“I can remember stories …,” Anita Baker, my favorite singer-songwriter, reflects on her experiences in the soulful ballad “Fairy Tales”. The lyrics strike a reflective chord. I hear how she was snapped out of happy fairy tales into the snares of reality. But before I tell you about the realities of being an external program evaluator, let me reveal more about who I am.
My name is Angelicque Tucker Blackmon, Ph.D. I work with academic leaders to design and implement human-centered STEM research and evaluation studies and programs that encourage growth, foster success, and promote inclusivity. My 25 years of experience in STEM education evaluation deliver a unique ability to identify and capitalize on the latest innovative learning and assessment practices and thread learning theories into STEM education programs. At Innovative Learning Center, LLC, I leverage my data analytics and ethnography expertise and provide clients with the tools to design, implement, and evaluate STEM education programs that leave a real and lasting impact.
I began with a mention of lyrics to underscore a condition of my work as an evaluator: the snap-to-reality phenomenon. The award letter comes, and everyone has visions of program success, implementation, progress, advancement of knowledge, social innovation, and scholarly productivity. Our minds are filled with visions of happiness, niceties, camaraderie, and collaboration. I have continued employment.
Then, reality sets in and it happens. Side-eye glances, skepticism, sprints to data–or worse, the outright withholding of data–occur. I am not a huge Taylor Swift fan, but I am reminded of the lyrics in her song “Shake It Off”. Things happen when there is a lack of clarity about roles and perspectives. Roles can blur when perspectives are unknown. Murkiness inevitably occurs between evaluators and researchers–until or unless.
Unless there are discussions at the beginning, midway through, and near the end about perspectives- and the different ones that evaluators hold compared to researchers- data collection and analysis activities remain foggy, especially to other team members. Often, as the evaluator, I initiate necessary conversations to offer role clarity. I prefer collaborating happily.
The prospective positions dictate the functionality of researchers and evaluators’ roles. Different functions result from maintaining narrow perspectives versus broad perspectives. Researchers take a narrow perspective on one aspect of a program based upon an interest in a slice of the program story. As the evaluator, I take a broad view of the program and narrate all parts of the story, even the parts I am not particularly interested in.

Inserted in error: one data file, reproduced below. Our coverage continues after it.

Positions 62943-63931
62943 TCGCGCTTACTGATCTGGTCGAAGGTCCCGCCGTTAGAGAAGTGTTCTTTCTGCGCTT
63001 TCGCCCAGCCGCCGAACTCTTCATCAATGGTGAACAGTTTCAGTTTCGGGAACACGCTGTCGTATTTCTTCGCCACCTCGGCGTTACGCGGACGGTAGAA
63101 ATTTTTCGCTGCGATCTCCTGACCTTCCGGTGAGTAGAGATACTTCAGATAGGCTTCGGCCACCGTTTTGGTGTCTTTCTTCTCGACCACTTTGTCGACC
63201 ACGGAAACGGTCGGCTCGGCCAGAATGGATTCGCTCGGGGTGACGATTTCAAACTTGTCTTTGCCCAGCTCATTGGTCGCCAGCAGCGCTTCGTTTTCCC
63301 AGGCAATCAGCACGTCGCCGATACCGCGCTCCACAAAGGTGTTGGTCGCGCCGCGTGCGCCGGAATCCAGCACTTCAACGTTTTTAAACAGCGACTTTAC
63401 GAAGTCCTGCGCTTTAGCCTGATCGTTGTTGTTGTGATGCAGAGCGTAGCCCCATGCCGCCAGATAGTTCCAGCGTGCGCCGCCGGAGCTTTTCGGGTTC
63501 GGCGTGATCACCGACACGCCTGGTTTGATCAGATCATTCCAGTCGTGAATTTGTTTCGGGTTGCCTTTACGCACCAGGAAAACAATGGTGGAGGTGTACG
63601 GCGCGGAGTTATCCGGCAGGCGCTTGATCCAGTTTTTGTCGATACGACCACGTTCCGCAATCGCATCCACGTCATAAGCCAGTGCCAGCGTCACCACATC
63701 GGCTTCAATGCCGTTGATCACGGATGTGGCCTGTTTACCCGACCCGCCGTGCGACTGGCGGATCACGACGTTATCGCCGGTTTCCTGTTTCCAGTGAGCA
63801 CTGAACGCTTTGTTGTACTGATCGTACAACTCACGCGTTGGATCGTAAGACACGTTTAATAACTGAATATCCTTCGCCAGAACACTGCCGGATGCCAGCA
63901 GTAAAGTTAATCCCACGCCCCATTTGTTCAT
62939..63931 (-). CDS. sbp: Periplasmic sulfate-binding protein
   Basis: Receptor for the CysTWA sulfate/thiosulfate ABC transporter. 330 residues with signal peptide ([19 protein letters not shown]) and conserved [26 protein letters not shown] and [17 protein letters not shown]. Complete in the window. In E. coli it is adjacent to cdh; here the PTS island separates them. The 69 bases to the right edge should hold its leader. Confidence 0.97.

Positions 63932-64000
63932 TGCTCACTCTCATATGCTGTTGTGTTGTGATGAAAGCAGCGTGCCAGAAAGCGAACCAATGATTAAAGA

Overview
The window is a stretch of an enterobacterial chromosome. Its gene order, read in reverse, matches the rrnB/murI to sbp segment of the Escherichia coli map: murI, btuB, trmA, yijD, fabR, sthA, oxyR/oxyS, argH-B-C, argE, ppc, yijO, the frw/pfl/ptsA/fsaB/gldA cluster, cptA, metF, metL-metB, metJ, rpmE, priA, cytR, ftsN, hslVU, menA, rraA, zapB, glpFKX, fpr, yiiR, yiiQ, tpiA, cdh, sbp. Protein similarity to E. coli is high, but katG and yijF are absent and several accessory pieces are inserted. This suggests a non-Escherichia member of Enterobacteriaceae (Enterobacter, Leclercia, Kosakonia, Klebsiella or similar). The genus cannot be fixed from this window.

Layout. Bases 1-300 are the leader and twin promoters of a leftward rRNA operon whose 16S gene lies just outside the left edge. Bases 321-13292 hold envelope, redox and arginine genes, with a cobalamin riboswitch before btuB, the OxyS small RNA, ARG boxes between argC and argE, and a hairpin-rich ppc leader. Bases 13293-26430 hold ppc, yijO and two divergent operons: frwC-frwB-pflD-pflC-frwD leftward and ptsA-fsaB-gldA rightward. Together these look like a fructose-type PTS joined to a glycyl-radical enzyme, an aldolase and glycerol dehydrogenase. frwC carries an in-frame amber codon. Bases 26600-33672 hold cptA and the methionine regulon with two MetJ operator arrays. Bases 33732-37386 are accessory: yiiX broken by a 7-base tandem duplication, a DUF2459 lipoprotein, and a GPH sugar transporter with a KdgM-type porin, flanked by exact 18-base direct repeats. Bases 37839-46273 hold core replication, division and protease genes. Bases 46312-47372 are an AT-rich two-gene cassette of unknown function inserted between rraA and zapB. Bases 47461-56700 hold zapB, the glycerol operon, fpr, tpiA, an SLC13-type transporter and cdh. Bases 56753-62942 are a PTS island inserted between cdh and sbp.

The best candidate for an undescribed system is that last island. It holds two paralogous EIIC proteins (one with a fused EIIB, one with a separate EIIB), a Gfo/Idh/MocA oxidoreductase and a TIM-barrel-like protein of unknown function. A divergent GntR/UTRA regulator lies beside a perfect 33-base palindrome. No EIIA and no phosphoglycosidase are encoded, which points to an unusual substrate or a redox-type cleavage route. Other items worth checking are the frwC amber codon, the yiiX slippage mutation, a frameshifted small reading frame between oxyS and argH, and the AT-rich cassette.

The researcher’s goal perspective is the production of knowledge, whereas the evaluator’s goal is to provide an “independent” assessment of the project and outcomes. Both use standard social science research to generate knowledge but for completely different purposes.
“Hello, It’s me.” Adele is a favored soloist, too. Now that you have a sense of who I am and what I do, let’s compose a harmonic refrain to explain the similarities and dissimilarities between research and evaluation. Click here to learn more about us.
Lesson Learned: Discuss evaluator and research roles in the early in a project.
It is critical to discuss the roles of evaluators and researchers within one project during the program development phase. Researchers and evaluators’ perspectives are different, albeit too often unstated. And, even when discussions are brokered during the program design phase, things can go off the rails, especially when access to data is directly tied to advancement. Early, often, and open communication helps avoid confusion and highlights where opportunities exist for both professional roles.
The American Evaluation Association is hosting STEM Education and Training TIG Week with our colleagues in the STEM Education and Training Topical Interest Group. The contributions all this week to AEA365 come from our STEM TIG members. Do you have questions, concerns, kudos, or content to extend this AEA365 contribution? Please add them in the comments section for this post on the AEA365 webpage so that we may enrich our community of practice. Would you like to submit an AEA365 Tip? Please send a note of interest to AEA365@eval.org. AEA365 is sponsored by the American Evaluation Association and provides a Tip-a-Day by and for evaluators. The views and opinions expressed on the AEA365 blog are solely those of the original authors and other contributors. These views and opinions do not necessarily represent those of the American Evaluation Association, and/or any/all contributors to this site.